I have done some work that I felt sure I had conceived and crafted, only to read it later be astonished at what bounced off the page at me. What I am saying is that the messages that bounce off the page can frequently be other than what you thought you were meticulously crafted. Be prepared for this. Be prepared to be amazed.

On the other hand, be prepared for this to be an unusual circumstance.]

So, the words weren’t pouring out, and I thought, gee, I guess I should make the words happen. So, I began…

“White Out” – Draft Notes

white flakes, snow moon
purify widening circles
like waves, rings
cause the negative cast
to surrender shadow to void
wideness of truth

“White Out” – Draft 1

If light is as easy as breath,
and liquid as the sea of stars
shining over the south seas,
then I can believe light wills
its journey to  fill the darkness
to white out and thus
cause each negative cast
surrender its shadowy mantle
for the wider array of truth.

If light is as easy as breath,
wrapped in the mantle of light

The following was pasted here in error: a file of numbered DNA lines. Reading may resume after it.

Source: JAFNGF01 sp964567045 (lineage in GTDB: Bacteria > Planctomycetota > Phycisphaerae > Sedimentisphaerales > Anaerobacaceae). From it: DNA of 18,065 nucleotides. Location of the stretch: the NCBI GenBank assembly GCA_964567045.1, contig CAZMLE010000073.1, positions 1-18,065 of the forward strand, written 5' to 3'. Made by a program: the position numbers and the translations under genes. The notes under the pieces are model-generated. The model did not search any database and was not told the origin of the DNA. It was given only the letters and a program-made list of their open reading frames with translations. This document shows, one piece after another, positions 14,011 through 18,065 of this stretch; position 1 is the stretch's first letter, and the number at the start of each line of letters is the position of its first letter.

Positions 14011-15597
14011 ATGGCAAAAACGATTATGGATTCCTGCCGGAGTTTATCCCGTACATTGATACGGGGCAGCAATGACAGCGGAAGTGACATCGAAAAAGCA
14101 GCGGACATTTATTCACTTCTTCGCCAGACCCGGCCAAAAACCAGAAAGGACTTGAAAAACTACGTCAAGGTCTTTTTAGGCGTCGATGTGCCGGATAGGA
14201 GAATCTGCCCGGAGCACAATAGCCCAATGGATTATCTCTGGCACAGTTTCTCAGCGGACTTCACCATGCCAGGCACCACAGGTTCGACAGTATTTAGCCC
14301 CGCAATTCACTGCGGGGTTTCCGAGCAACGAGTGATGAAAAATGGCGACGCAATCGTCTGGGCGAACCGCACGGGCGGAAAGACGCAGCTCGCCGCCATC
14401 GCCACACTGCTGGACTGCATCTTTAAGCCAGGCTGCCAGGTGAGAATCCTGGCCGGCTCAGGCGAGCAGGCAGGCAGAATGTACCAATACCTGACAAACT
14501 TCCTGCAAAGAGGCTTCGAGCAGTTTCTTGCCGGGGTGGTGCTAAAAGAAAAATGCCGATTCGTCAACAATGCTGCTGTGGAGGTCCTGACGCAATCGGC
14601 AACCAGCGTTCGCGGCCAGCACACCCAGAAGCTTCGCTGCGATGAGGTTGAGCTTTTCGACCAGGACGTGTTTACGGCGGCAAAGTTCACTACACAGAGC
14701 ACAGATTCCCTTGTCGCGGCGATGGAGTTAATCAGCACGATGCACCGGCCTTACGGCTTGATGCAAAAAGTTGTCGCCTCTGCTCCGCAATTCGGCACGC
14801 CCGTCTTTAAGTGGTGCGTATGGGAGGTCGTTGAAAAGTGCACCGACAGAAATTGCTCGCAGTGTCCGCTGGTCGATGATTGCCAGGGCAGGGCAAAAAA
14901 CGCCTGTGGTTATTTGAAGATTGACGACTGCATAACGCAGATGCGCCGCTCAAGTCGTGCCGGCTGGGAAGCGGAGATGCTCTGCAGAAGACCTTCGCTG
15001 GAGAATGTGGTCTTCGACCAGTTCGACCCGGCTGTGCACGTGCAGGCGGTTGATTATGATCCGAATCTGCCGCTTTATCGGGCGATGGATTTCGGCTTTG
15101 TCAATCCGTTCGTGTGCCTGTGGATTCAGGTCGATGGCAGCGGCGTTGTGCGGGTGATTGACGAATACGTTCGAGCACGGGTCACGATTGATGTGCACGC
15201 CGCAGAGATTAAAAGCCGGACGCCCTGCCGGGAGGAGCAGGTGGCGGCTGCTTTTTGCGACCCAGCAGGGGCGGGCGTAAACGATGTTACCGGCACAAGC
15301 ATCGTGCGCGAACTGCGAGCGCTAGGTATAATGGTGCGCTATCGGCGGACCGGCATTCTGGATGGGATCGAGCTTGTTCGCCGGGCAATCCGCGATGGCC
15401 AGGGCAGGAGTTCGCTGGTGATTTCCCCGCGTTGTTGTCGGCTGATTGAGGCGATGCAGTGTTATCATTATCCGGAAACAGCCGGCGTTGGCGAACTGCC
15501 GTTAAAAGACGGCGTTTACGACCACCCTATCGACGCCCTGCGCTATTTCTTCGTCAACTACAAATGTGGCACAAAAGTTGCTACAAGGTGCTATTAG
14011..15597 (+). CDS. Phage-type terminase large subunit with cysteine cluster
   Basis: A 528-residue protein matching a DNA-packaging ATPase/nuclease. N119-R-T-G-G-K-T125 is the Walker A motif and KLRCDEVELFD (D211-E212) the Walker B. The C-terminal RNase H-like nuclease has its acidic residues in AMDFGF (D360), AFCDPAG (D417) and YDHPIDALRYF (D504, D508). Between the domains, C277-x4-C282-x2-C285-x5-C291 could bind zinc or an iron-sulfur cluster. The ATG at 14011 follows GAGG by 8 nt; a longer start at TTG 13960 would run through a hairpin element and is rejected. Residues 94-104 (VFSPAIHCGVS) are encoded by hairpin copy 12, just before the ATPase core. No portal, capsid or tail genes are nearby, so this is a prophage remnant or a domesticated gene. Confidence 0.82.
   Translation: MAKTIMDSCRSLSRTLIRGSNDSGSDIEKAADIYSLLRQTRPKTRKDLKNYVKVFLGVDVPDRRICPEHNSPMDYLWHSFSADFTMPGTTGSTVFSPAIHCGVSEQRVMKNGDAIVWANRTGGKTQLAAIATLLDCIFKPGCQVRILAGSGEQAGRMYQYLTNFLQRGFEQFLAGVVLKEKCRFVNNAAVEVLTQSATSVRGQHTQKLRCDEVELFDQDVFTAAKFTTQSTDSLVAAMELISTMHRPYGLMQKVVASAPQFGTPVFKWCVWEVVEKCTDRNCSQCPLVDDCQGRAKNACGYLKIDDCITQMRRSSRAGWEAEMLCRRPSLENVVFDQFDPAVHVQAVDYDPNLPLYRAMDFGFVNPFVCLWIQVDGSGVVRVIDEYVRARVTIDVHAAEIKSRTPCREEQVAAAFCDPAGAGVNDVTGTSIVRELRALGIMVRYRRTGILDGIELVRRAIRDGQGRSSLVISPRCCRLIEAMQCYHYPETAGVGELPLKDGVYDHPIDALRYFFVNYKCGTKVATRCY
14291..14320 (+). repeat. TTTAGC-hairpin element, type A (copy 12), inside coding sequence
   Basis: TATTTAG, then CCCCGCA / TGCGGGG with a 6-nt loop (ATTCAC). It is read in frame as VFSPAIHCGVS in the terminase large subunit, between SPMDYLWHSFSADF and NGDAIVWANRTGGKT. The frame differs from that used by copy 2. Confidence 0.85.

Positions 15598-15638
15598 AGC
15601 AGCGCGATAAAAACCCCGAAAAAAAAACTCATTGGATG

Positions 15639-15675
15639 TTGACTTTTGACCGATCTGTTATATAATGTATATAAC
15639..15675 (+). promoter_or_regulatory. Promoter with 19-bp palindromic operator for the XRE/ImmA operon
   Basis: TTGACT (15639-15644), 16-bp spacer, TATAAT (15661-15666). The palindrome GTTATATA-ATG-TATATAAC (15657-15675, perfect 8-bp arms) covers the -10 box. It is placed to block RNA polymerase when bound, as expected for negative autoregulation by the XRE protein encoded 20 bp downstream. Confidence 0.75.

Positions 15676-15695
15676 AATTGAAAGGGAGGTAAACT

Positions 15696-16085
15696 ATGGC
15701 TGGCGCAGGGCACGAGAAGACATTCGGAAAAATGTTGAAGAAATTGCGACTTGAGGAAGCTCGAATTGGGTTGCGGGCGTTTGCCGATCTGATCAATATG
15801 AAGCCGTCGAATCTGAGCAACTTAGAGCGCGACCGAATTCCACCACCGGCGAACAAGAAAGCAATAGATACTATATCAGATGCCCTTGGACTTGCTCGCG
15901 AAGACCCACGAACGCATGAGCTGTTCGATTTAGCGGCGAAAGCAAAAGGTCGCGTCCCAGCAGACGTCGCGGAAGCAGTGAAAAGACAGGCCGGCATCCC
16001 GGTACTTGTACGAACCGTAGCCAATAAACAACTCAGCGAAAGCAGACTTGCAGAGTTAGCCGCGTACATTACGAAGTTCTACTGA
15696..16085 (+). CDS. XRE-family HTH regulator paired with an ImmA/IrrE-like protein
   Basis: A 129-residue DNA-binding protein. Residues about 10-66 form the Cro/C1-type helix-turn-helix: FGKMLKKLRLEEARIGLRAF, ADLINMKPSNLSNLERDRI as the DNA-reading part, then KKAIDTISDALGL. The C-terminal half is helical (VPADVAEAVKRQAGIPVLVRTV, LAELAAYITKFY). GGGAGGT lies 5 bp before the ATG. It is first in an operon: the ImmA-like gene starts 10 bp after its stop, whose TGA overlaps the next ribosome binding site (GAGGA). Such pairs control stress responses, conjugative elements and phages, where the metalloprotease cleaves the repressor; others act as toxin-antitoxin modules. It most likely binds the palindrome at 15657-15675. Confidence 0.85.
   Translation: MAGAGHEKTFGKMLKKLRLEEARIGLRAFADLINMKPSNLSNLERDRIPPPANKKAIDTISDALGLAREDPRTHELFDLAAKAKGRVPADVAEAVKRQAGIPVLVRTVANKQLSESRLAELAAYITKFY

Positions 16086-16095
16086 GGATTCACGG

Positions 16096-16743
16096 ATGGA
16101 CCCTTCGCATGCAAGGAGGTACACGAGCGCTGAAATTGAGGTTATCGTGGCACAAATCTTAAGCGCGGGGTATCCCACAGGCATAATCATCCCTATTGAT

we shall be blind  to differences,
keener to our similar roles,
being, as we would, all of us,
points of light, pointing to one light

Light reaches out from a sea of stars…


No, this was not flowing. It was not feeling good. When you feel like what you are doing isn’t working, it is best to move on and come back to it.


So, I came back to it several days later. This time, I was armed with an epigraph that I thought might be helpful in channeling the proper words onto the page.

“White Out” – Draft 2 Notes

Epigraph: John 1:51

And he said to him, “Very truly, I tell you, you will see heaven opened and the angels of God ascending and descending…”

“White Out” – Draft 2

One star,
one light;
one night
gives flight
to possibility.

Sparks fly,
moons sigh,
singing tales
of probable fails.

Positives shout:
white out
of differences
to abiligility.  [yes, this is a neologism…]

Star lighting,
fly sighing,
shout outing
among any snowy shores…



No. It was just not happening, so I abandoned that draft.